Greece’s official Pankration Federation ΕΟΠΑ was founded back in 1996 by the students of a controversial figure in the Greek martial arts scene. Bill Zachopoulos was a low-ranking student in Uechi ryu karate who had studied the basics with ex-marine Les Mayo in Albany, NY, and then quickly proceeded to open his own school a few years later. Bill’s rank, as many ranks did back in the day,  miraculously advanced as he flew over the Atlantic to return to Greece in 1969, when he opened his first karate school in downtown Athens. He called his system Okinawa Te Tai, and over the next 20 years spawned an empire of 140 schools scattered throughout all of Greece (and yes, he got better at it as he learned more about martial arts), forging an empire in the process. If this sounds like I’m being hard on Bill, let me say that he was a driving force for the growth of martial arts and combat sports in Greece, and was generous with his time and money, and was ahead of the curve on some things. But he was uneducated (he wrote in block letters) and unscrupulous, and in the end, untrained in the martial arts; I met him on several occasions and several of his closest students were friends of mine.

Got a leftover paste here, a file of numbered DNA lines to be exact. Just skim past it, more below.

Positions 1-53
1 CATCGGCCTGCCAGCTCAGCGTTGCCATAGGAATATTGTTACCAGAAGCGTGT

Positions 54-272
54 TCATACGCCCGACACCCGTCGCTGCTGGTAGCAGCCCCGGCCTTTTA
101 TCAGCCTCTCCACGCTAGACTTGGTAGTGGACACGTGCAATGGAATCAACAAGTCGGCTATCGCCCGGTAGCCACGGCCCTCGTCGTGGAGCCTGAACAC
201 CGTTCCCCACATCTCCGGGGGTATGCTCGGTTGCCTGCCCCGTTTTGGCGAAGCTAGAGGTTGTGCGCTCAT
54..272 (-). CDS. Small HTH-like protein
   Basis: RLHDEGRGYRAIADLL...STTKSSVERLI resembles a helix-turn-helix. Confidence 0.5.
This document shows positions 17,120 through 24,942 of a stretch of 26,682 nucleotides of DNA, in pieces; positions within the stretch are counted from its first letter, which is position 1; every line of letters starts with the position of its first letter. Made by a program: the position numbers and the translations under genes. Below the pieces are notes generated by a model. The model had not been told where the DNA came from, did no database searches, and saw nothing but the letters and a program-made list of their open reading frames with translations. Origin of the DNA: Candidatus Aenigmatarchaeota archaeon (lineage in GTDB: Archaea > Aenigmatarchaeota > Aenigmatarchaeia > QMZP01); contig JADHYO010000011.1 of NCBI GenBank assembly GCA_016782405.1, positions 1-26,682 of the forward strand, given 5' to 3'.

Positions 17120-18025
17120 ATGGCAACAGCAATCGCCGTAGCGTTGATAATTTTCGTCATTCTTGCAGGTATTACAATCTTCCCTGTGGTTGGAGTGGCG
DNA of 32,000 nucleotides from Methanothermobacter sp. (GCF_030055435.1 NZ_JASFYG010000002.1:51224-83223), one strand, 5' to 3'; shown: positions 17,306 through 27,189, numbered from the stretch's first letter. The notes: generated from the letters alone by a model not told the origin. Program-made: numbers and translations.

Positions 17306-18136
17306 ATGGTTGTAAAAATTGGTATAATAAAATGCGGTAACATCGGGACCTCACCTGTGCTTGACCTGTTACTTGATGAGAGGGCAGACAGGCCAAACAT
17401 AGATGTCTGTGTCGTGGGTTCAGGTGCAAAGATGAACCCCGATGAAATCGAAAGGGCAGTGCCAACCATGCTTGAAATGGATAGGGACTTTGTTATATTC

Bill then made a cardinal mistake; he got old. After his wife died, he became enamored of a certain young lady and had a fling. Sadly, the woman’s mother put her foot down with regard to her daughter dating a more-than-middle-aged man and forbade the union. In a peak of frenzy, Bill threw two hand grenades at the evil matron; the evil matron survived unscathed, however, and Bill went to prison for two counts of attempted murder. He eventually died in prison of a heart condition.

His students were shocked at the situation and the whole Organization teetered for a few months, but then inspiration resonated and the Empire Struck Back. The Greek Pankration Federation was founded in 1996 by the 140 schools in the Okinawa Te Tai network, plus a smattering of other interested parties. It was very well done, and for the first few years, a powerful and promising federation stood on the horizon. Then greed and ignorance stepped in, and everything fell apart.  The problem with ΕΟΠΑ was not pankration – it was that its members insisted on presenting Okinawa Te Tai as pankration, for lack of having trained in anything else.